I'm in the market for a new car, and strongly motivated by Tim Flannery's "The Weather Makers" I started to do the research on buying a hybrid car. Here in Australia that really means either the Honda Civic or the Toyota Prius, which start at $32,990 and $37,400 respectively. Since I particularly want a hatch, it's really the Prius. This is a fairly substantial margin over what I'd normally pay for a car - my current car is an Astra which my wife and I have found to be great value, and if we replaced that with the new model, which starts at $21,990. Not equipped to the same level as the Prius, but enough to keep us happy :-)

Fifteen thousand dollars is a pretty big margin so out of curiousity, and prompted by Marty's post on carbon neutrality, I decide to have a look at what it would cost me to offset my carbon emissions rather than use a hybrid vehicle. The results were a big surprise to me.

I used two different sites to calculate our family carbon debt. I assumed a new Astra manual, which uses 7.4 L / 100km (from the Australian Green Vehicle Guide), and that we do 20,000km per year. We already use green electricity, and we use an average of 150Mj of gas per day over the year (the vast majority in winter) for hot water, cooking and heating. I've also assumed that I do 3 business trips to Brisbane in a year, we take the family to Sydney once a year to visit grandma and to the equivalent of New York once a year to visit grandpa. The two sites gave comparable results, but the best breakdown came from Greenfleet. Our carbon debt is approximately:

  • 3.34 tons from the car

  • 3.51 tons from the house

  • 41.07 tons from air travel

  • 47.92 total

What surprised me is that the contribution of my air travel is over 12 times the contribution of my car! The conclusion is that I need to participate in some carbon offset program, but the interesting part was the cost - to offset all this carbon debt at CarbonFriendly (whose shop sucks, just by the way) was going to cost about $1000.00, and the car part of that would only be about $70 per year, so why should I go to the much greater expense of a hybrid vehicle?

I'm interested to find out of anyone else has gone through a similar decision process. Logic tells me that I should forget about the hybrid and pay for the carbon offsets, but part of me feels like this is somehow cheating. What do you think?

Tuesday, February 13, 2007

Great Interview with Kent Beck

I frequently suggest that software development is a social problem, not a technical problem. Kent explores this idea in this interview, and shows that his thinking on the topic is clearer and deeper than mine!

Wednesday, February 7, 2007

Design Improvement Workshop

The January EAT workshop was a great success, so we've decided to do it again. I'm pleased to announce that Marty Andrews will be presenting our Design Improvement workshop on March 24. As with our previous workshop, we're limited to 10 places and pricing will be determined using an auction process. You can see the latest bids and access the workshop details on our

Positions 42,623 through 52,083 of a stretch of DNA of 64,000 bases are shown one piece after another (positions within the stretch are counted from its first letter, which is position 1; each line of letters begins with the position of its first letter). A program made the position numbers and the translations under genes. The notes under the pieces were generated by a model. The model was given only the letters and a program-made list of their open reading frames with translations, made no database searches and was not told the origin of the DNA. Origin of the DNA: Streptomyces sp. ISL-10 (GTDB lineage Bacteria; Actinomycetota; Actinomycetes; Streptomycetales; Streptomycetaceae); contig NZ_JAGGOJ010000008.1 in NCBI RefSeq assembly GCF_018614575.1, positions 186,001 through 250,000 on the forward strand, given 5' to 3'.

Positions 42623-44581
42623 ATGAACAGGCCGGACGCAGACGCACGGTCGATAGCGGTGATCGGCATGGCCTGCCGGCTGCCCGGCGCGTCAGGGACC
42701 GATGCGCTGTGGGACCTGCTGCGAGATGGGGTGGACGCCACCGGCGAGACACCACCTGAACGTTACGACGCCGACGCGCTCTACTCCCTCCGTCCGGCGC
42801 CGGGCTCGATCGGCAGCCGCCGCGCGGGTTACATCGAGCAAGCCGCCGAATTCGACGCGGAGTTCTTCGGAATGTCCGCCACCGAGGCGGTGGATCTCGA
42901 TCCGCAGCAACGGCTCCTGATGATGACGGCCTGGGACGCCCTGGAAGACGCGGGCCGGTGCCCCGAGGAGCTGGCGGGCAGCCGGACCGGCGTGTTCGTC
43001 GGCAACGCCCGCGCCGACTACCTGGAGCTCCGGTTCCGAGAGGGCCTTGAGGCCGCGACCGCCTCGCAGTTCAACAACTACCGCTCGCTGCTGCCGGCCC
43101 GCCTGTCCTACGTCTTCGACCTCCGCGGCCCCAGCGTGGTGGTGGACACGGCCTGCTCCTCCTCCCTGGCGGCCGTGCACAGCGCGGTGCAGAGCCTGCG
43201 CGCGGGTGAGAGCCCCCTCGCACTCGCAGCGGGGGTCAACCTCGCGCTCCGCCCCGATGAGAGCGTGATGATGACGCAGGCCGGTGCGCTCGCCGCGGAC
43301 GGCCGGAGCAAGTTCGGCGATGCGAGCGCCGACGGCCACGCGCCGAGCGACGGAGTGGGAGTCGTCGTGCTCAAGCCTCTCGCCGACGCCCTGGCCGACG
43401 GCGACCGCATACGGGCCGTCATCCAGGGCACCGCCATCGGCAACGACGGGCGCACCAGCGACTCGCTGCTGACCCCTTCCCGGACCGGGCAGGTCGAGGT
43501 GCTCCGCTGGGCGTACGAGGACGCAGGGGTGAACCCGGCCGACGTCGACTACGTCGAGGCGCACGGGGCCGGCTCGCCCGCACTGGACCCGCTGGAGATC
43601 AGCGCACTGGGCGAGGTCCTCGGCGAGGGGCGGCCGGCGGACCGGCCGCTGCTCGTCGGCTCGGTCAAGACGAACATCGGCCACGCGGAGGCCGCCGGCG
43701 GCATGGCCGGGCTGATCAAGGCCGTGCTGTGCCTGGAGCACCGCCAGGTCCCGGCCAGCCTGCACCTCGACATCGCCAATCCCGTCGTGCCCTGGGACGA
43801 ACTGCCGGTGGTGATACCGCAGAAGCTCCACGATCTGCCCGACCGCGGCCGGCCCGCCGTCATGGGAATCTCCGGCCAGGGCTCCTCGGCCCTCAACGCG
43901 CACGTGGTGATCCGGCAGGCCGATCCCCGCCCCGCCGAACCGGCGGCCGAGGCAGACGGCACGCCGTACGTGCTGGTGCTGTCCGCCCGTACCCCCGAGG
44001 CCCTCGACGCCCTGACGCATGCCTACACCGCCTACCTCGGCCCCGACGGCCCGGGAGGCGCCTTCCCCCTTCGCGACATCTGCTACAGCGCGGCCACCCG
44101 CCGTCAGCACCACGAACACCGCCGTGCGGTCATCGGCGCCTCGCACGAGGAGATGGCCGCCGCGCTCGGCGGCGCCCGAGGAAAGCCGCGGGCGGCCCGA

Roles and titles

In general, I've been opposed to giving people titles on projects, especially titles such as architect, senior designer, or even tester. I've been opposed because I didn't want the titles to lead other people in the team to feel that they didn't have responsibilities in these areas. My preference is that everyone feel responsibility for every aspect of the project - that the team own all the problems.

Of course people who worked with me at IBS are now saying "hang on, there were people with specific titles/reponsibilities", and there were. For each team we identified three different lead roles, each of which required different skills sets. Let's say that they were design-focussed, people-focussed, and process-focussed. The argument was that when everything was working well things were a team responsibility, but if something went pear shaped I, as a manager, wanted to be able to go to one person and say "what's going on?" - I was trying to handle the failure modes. I don't think this worked as well as it should have, mainly because in my time at IBS I spent most of my time working as a recruiter or a fire fighter, and not really much as a manager (and I need to take the blame for that).

So where am I going with this? In the project I'm currently involved with we have titles/relatively strong roles, and I'm enjoying it. We have two people in the BA role, a test manager, an architect, and me (I'm nominally the development lead, but I haven't really figured out what I do that isn't covered by someone else yet, but I'm sure I will eventually). What I'm enjoying is being able to leave certain things to other people - in some sense to be able to flick them over the wall and not think about them at all. Now don't get the impression that we're sitting in bunkers lobbing artillery shells - that's definitely not the case. There's plenty of collaboration, and we definitely help each other out where we can, but we're also willing to trust other people to do their bits, ask questions where they need to, and keep the rest of the team informed (this is helped by all being in a project room and not having cubicles).

Reluctantly, I think I was avoiding titles because I didn't trust everyone on the team. Not in a suspicious, I-have-to-keep-an-eye-on-you kind of way, but at a level I wasn't really aware of. Still, if you're read the first paragraph carefully you can sense the distrust, either towards people's sense of responsibility or towards their technical ability. I think there are certainly times when that's appropriate - if I had a team of grads I don't think I would give them some roles and 'flick things over the wall'. I'd want to assign tasks, monitor them fairly closely and see how things went. I think that my mistake was trying to create a blanket rule, rather than assessing each case individually, which is a manager's job after all.

If I get a chance to do this again, I think I'd prefer to more formally acknowledge roles within the team. If it turns out that one person has all the lead roles, then lets say so openly - it certainly tells us a lot about the current skills mix within the team and how we need to change it. If a team is mature enough to handle having no formal roles, I think they'll be mature enough to handle having formal roles as well.